Tuesday, 30 August 2011

Two takes on the Tyranny of Democracy

This morning, on twitter, I saw this blog from Richard Murphy: The Tyranny of Democracy.

And right next to it, in another column, I saw this blog from Tim Worstall: The Tyranny of Democracy.

Of course I had to read both of them, didn't I?

Fascinating. Tim Worstall's blog was, of course, a rebuttal of Richard Murphy's arguments.  And I have to say that in general I agree with him on this one.

The Tyranny of Democracy is not purely concerned with taxation, as Richard Murphy suggests. As Tim Worstall says, it is to do with the tendency of majorities to impose upon, discriminate against and abuse minorities.  To the extent that in our parliamentary democracy, the government is elected by the majority (and I'm aware that there are issues around that), minorities will always be at risk.

Imposition of draconian taxes on minorities has happened at various times in the past in the UK. Worstall gives a recent example of such a tax. I prefer to mention the continual milking of the Jews to fund military campaigns by successive kings in mediaeval times. Such taxes are as much an abuse of human rights as denial of voting rights, jobs, education, healthcare, benefits and liberty to minorities.  Oh, and very often financial abuse goes along with systematic denial of other rights as well, particularly the right to argue and resist.

Now, I'm not arguing that wealthy people paying more tax is necessarily a denial of their human rights. But what if the top tax rate rose to 98% - as it did in the 1970s? At what point does tax policy stop being reasonable and become abusive? Wealthy people are unquestionably a minority, after all. If they weren't, we wouldn't be having this discussion, would we? Wealthy people need representation too. Otherwise it is all too easy for them to become a target for the envious poor.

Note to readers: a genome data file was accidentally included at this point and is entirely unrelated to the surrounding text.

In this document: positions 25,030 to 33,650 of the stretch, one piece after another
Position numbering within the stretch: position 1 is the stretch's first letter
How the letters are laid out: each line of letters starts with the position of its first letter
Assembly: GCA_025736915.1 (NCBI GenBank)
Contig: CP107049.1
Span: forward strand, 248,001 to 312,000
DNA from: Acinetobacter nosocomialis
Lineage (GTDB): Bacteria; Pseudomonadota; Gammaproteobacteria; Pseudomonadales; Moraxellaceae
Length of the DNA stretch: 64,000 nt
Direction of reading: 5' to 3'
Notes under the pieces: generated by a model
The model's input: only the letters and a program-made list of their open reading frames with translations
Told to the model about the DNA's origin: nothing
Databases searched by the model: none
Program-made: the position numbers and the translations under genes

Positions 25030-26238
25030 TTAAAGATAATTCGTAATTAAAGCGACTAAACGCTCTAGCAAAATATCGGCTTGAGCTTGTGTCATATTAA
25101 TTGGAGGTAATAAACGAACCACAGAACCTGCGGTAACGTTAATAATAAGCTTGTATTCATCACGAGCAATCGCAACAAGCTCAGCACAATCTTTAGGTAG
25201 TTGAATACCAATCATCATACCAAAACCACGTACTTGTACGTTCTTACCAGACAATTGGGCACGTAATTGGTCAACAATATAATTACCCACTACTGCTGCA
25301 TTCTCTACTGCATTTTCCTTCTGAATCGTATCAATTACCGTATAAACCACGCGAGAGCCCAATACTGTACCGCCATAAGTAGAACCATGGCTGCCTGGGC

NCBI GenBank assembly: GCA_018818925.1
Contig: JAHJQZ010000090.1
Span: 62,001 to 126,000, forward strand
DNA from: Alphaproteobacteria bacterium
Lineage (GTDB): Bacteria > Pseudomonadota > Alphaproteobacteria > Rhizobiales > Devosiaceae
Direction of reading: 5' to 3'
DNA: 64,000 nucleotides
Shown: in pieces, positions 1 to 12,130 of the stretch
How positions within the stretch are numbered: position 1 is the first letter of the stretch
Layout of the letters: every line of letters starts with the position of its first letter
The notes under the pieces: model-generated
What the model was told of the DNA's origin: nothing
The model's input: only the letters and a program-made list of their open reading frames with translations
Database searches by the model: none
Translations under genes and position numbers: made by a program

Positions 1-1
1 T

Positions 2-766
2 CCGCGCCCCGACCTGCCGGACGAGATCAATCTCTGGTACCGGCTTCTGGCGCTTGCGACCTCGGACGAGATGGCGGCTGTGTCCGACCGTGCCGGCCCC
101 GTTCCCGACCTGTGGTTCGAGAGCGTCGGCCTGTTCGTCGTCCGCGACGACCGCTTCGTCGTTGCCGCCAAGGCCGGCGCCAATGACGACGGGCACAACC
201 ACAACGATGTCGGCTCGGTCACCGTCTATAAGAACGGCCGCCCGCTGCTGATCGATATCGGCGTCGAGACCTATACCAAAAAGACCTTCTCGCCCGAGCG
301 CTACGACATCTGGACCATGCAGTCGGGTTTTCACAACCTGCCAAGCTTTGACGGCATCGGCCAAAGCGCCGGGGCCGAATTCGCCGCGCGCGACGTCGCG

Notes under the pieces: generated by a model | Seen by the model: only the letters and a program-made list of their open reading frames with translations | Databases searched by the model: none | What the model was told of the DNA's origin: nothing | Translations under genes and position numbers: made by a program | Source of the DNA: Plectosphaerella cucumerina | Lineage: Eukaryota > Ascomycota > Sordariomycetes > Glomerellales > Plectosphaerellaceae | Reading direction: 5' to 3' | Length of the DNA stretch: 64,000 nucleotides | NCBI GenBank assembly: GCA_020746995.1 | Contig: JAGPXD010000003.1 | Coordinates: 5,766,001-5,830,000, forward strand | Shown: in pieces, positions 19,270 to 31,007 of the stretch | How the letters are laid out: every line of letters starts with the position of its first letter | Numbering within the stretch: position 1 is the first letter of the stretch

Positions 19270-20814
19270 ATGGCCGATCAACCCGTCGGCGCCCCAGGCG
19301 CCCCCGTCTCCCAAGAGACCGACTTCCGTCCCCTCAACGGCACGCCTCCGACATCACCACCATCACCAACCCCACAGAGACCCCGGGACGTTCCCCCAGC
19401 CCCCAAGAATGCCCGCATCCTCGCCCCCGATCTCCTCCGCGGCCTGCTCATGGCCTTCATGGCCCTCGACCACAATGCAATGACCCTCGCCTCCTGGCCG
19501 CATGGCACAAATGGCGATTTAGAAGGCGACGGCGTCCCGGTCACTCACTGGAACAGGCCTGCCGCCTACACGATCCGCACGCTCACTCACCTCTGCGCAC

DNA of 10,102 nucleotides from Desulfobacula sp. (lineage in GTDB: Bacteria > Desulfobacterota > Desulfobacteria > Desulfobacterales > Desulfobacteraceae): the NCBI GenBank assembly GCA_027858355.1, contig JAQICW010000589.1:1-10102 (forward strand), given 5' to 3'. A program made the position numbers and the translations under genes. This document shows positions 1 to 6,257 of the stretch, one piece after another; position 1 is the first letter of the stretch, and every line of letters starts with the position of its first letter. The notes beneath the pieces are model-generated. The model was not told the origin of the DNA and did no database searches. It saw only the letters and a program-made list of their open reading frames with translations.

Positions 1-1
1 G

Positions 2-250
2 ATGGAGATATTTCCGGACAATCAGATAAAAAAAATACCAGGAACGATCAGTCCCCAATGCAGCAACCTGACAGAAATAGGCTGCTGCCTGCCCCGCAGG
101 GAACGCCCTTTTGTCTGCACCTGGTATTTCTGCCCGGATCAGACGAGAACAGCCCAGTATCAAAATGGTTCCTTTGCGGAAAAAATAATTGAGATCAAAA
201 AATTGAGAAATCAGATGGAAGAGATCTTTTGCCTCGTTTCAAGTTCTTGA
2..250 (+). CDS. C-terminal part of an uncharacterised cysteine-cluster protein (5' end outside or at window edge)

I really don't think Murphy's argument - that libertarians fighting their corner amounts to an attack on democracy - stands up. They have a right to express their opinions and attempt to influence policy through debate and persuasion. We all have that right.  Denying that right to someone because you don't like their politics, or their religion, or their gender, or their colour, or the amount of money they have - now THAT's an attack on democracy.

Oh, and I have no axe to grind here. I am not, and never have been, wealthy.

5 comments:

  1. Yes but his example was of the tyranny of democracy and yours of the tyranny of kings... So his is better, no?

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  2. osesrblog: True, but kings imposed those taxes on minorities because they were an easy target. High taxes imposed on the majority can cause civil unrest, which is dangerous to kings. If there is a handy minority that is both believed to be rich and very unpopular, it's much easier to strip them of everything they own instead. So I would still regard this as an example of democratic tyranny, even though it looks despotic.

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  3. Tyranny of advertising managers (whose utility determines the all important 'demand' for goods/services) and commercial artists ... for who knows what reason, but this is how post-war commerce 'evolved'.

    Politicians aren't kings or knaves anymore, but stage actors reading from slightly different scripts than economists.

    Standing on an island or standing on a whale? What has mattered for the lives of most as far as can be remembered is what kind of new car they might buy. Now, it's how to hive off the most 'useless eaters' so that the finance overlords may preserve what's left of their prerogatives. A sea-change: what is the result of all the various kinds of depletion.

    We are all standing on a shrinking ice floe, not such a pleasant place to be ...

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